FIFA should look to UEFA to avoid future farce

ZURICH - FIFA may have to look to their younger cousins on the other side of Switzerland to avoid a repetition of the controversy which surrounded the choosing of the hosts of the 2018 and 2022 World Cups.

The tumultuous process which culminated in FIFA opting for Russia and Qatar was a stark contrast to UEFA's low key campaign to choose the hosts for Euro 2016 - a 24-team tournament rivaling the World Cup for prestige - earlier this year.

FIFA's bidding process, in which the hosts are chosen by the 22 members of its executive committee, left the impression that political wheeling and dealing is more important that simply presenting a good bid.

Qatar, whose bid had been described as FIFA's own technical committee as posing a potential health risk to players and visitors, was awarded the 2022 World Cup.

Meanwhile, England's bid team were incredulous after picking up only two votes out of 22 for what they believed was the best bid for the 2018 World Cup, won by Russia.

There were no such complaints when UEFA, based in Nyon on the shores of Lake Geneva, chose France to host Euro 2016 in a campaign where the emphasis was almost exclusively on the technical quality of the bids.

Unlike FIFA, UEFA does not allow members from bidding countries to vote. It also has stricter guidelines on gifts to UEFA officials, which are clearly limited to a "symbolic" value of 150 Swiss francs.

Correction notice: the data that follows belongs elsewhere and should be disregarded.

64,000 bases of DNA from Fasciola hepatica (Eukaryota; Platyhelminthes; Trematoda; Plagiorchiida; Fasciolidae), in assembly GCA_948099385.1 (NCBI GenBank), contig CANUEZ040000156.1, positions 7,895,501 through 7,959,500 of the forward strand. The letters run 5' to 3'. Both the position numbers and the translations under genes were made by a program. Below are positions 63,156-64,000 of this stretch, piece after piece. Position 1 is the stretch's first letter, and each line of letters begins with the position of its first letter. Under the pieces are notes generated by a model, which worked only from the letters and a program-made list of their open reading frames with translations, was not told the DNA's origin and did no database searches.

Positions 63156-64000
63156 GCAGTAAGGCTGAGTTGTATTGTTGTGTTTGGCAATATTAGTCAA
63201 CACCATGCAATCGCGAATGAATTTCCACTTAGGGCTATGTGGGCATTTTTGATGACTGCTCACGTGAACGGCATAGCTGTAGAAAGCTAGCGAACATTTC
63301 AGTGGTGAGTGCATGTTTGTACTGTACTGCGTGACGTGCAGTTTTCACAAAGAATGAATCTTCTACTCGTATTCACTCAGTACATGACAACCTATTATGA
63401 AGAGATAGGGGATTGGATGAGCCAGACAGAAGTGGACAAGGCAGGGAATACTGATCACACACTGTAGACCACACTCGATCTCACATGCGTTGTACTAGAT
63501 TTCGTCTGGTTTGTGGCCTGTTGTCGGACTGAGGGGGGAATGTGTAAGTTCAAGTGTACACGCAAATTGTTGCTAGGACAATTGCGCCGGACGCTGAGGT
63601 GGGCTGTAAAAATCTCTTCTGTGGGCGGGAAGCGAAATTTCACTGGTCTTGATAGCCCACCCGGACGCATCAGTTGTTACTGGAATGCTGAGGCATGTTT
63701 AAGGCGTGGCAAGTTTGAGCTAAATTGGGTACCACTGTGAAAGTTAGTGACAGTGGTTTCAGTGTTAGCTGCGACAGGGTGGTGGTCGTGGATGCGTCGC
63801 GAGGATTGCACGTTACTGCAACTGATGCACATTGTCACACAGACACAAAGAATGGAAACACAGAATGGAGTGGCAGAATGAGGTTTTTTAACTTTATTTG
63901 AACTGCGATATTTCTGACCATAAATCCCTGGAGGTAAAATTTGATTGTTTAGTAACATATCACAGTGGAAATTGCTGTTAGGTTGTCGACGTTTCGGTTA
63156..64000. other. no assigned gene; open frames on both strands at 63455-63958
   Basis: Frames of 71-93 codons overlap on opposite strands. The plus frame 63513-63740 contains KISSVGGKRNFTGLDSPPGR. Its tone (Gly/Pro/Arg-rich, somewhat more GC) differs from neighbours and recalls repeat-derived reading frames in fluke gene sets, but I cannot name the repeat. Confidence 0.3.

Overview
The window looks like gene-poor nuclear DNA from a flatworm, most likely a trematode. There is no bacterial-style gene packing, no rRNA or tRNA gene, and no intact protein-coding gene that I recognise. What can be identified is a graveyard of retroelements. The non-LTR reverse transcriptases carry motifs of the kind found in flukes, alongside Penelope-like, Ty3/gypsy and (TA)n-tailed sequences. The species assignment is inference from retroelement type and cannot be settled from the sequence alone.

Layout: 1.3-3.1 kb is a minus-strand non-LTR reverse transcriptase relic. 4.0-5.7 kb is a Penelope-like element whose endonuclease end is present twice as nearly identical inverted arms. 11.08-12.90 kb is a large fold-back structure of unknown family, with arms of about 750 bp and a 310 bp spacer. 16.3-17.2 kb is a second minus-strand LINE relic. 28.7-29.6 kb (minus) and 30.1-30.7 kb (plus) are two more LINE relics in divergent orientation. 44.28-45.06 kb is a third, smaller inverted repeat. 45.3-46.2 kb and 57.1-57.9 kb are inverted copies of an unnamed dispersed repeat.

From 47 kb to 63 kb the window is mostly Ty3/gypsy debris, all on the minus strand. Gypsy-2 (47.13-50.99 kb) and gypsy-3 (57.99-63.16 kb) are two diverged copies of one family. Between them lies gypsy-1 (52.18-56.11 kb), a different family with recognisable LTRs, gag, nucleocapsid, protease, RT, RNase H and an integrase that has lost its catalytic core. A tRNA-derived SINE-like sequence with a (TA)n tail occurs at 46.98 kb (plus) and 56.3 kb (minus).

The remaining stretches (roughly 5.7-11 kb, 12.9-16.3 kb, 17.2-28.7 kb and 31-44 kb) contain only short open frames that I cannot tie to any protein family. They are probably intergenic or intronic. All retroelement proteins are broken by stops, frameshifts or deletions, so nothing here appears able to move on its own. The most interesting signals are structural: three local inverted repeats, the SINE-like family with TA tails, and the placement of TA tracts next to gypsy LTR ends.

Michel Platini, who is president of UEFA and also sits on the FIFA executive committee, recently pondered the possibility of extending the vote to the entire FIFA Congress.

Platini estimated that being awarded the World Cup could benefit a country to the tune of between 10 and 20 billion dollars.

"You can imagine what kind of pressure a candidate could exert on a person who has a vote," he told Swiss newspaper Tages Anzeiger. "Maybe we can talk about that, what we can change in the way it is awarded.

"Maybe one possibility is that the whole Congress decides, that way the weight of an individual would not be same as it is today," he explained.

The FIFA election was characterised by the quite open lobbying of the 22 executive committee members.

England's bid chief executive Andy Anson made no bones at the start of the week about what was facing him.

"Obviously, the strength of the bid is important but when you've got 22 people with two campaigns who've got their own issues or agendas, or their own elections to worry about, of course politics are involved," he said.


Following their snub on Thursday, Anson's mood had turned to anger. "Whatever money that was spent on the technical bid was, that money went straight down the drain," he said.

Anson said that lobbying went on until five o'clock in the morning of the day of the vote and that, in his meetings with executive committee members, he had been assured of more votes than the two than they mustered.

"Having only 22 guys voting gives them too much power and influence," he said.

There was certainly no lack of technical detail for FIFA's executive committee to go on, if they had wanted.

In August and September, a six-man FIFA committee spent more than one month travelling around the world, inspecting the 11 countries involved in the nine bids for the 2018 and 2022 World Cups.

They painstakingly compiled detailed technical reports on the countries they visited, analysing everything from how far teams would have to travel between their hotels and training venues to the potential television revenue each bid could pull in.

But, after seeing the way in which FIFA chose the hosts on Thursday, they might have been wondering why they bothered.

To add insult to injury, Harold Mayne-Nicholls, who headed the committee, lost his job as Chilean Federation president after opponents back home took advantage of his long absence to unseat him.